Aerial Newhall Ranch As most people probably already know, Newhall Ranch is a massive project located along Los Angeles County’s last free flowing river, the Santa Clara. It will pave over 1500 acres of prime farmland, fill the flood plain with 7 million cubic yards of dirt, levy a portion of the river and concrete  tributaries, some of the very things that the City of Los Angeles is spending hundreds of millions of dollars to undo along the Los Angeles River.

First proposed in the 1990s, it has faced strong opposition for decades.  In an effort to silence this opposition, Five Points, the owner of the project, offered to settle with these organizations. The agreement, accepted by two of the groups, gave them $15 million dollars for a conservation fund, and substantial additional amenities, totaling another $10 Million.  In exchange the groups will cease all litigation, tell public agencies that they no longer oppose the next 26,000 units to be approved decades into the future in one of the most sensitive areas of the Santa Clara River, and agree not to comment on these future projects.  Of course there was nothing in this agreement that forbade them from commenting on projects that compete with FivePoint in the housing market.  What a sweet deal for the developer.

SCOPE and Friends of the Santa Clara River did not settle. While we can’t speak for the Friends Board members, we know that their deliberations were similar to our own.

Why didn’t we sign? We felt that this was a Faustian bargain incompatible with our mission statement, our advocacy for public involvement and our commitment to the public discussion that is necessary to keep our democracy healthy. It violated our pledge to protect the Santa Clara River, its treasure trove of habitat and rare and endangered species, and our water supply.

It turns out these were exactly the ethical issues cited by Christopher Stone, an environmental law professor at USC  in a 2001 LA Times article on another such deal:

“You’ve got organizations–the very purpose of which is to monitor and speak out–and they agree not to engage in the very function for which they have been established and for which they are being financed by people who make voluntary contributions. It really sounds bad,” he said. “And forced speech is all the worse.”[1]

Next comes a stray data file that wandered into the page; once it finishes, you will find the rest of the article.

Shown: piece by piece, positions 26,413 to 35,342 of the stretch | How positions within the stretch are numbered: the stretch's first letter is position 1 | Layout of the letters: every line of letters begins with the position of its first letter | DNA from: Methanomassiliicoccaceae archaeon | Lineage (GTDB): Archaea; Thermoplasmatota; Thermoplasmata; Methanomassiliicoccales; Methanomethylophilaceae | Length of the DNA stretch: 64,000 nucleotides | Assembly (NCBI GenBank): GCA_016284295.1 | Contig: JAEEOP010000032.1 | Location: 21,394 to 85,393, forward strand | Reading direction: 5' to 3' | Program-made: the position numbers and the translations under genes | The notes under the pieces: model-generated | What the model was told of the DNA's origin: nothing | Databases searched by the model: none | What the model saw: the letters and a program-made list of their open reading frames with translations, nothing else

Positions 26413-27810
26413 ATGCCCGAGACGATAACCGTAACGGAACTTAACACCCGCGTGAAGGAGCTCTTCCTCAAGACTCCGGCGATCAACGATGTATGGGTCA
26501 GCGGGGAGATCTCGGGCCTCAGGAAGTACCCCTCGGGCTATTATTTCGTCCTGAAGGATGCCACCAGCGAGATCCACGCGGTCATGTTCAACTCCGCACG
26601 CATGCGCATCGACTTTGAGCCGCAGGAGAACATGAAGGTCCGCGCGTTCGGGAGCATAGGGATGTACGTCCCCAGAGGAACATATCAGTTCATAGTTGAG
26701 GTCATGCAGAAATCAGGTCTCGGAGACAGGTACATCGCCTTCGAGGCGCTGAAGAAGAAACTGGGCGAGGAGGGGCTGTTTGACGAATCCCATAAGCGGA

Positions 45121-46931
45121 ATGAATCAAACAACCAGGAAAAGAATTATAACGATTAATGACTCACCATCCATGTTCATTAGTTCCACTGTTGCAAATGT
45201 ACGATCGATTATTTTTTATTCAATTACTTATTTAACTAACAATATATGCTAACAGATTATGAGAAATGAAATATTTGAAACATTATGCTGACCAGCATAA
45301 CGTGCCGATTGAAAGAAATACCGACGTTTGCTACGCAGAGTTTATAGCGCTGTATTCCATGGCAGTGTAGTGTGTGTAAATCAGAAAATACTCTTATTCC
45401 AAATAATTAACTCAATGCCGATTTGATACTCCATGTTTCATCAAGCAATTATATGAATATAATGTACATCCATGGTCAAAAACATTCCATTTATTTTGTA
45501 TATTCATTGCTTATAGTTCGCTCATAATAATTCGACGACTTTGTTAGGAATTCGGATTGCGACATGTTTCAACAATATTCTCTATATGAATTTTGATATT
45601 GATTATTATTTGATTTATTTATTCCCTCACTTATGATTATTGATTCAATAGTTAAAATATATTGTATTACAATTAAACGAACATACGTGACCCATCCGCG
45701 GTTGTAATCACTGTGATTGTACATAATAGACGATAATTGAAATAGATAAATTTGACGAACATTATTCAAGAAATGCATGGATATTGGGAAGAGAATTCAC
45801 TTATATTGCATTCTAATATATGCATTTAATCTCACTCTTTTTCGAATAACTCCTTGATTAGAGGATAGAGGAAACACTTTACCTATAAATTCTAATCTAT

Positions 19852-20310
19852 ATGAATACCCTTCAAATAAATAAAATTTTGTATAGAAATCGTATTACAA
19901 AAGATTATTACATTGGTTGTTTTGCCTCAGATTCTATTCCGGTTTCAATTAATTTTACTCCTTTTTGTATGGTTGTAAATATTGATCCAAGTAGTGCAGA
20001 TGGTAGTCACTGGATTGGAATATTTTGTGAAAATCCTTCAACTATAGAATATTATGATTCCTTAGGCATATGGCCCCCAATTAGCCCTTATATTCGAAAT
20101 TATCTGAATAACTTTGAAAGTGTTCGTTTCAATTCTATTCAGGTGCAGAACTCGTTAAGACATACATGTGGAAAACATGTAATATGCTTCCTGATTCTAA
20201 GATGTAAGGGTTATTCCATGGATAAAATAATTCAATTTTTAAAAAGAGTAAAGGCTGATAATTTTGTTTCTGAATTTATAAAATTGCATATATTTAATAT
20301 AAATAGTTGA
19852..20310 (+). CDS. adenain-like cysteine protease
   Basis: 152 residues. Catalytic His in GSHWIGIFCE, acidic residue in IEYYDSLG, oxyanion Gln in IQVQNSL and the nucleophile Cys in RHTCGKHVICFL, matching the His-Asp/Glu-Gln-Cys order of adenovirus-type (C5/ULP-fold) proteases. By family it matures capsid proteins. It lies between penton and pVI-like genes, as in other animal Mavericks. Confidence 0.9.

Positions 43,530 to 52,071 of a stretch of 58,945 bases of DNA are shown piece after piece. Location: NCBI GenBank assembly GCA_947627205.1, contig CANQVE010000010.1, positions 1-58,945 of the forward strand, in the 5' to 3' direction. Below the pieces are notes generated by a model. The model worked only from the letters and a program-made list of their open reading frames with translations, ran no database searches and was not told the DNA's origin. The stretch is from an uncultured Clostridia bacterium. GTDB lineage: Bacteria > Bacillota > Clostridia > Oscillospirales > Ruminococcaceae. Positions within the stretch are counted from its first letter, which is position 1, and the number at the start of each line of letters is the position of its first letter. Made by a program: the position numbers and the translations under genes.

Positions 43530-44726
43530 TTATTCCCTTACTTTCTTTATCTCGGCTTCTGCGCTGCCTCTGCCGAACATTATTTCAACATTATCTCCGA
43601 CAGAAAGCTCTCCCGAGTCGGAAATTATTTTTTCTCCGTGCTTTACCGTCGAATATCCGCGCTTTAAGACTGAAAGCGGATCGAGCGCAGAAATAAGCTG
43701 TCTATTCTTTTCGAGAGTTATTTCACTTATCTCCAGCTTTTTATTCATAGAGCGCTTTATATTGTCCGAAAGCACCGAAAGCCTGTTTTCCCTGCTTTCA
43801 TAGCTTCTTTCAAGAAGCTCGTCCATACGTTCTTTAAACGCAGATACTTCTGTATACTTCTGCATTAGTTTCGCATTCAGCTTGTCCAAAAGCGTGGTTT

Yes, we know that in our current society it is very difficult to win against the big money interests of national development corporations, oil companies or the big banks. It is a David and Goliath battle. But isn’t our very democracy about trying? Isn’t that what the Civil Rights movement is about? And what about climate actions against the oil companies? Certainly these are battles of might vs. right.

It is the code of silence, the effective and complete muzzling of public interest groups who have received public support through their promise to defend such issues,  that makes such deals particularly troubling. Just as insidious, are the often successful efforts to get those groups to muzzle others.  For instance, as the huge Centennial project recently came up for review, the Sierra Club reminded  members that they cannot comment on this project due to a 2008 agreement made with its’ developer in exchange for a large conservation easement. The deal went further, also requiring that reports on the area be kept confidential.

Since 2000 such agreements to no longer speak out have become common. Developers and their sophisticated attorneys decided it was cheaper to pay out for silence then continue the expensive and unpredictable public debate.

Some groups may feel development set backs or conservation funds are worth the trade off. Or, a group may be forced to settle when it can no longer fund the enormous legal expenses, or the court case is lost.

To us, such outcomes seem at least partly caused by the planning agencies. People often joke that planning is now done by lawsuit. In LA County and all other jurisdictions of which I am aware, every land use approval contains a clause stating that the developer will be financially responsible for any legal challenge. In a perverse way, this practice encourages the agency to approve whatever is before them, in order to avoid being sued by the developer, while perhaps even secretly hoping that some community group will sue and force the developer in Court to do the right thing. When major issues like water supply, traffic and air pollution remain unanswered, community groups do their best to demand that such issues be addressed.  But it remains a David and Goliath battle fraught with Faustian bargains.

Is this just the art of compromise, or is it something more sinister? When the public loses its voice, is that really a win? Whatever viewpoint one has, it is time to ask why this is happening and examine the consequences. The Santa Clara River certainly needs a conservation fund, but was giving up and supporting a huge urban sprawl project at a time when it is more important than ever to oppose such auto-oriented projects, really the way to do it?

We don’t think so.

[1] Environmentalists Pay Price for Compromise, April 29, 2001|SEEMA MEHTA | TIMES STAFF WRITER

 

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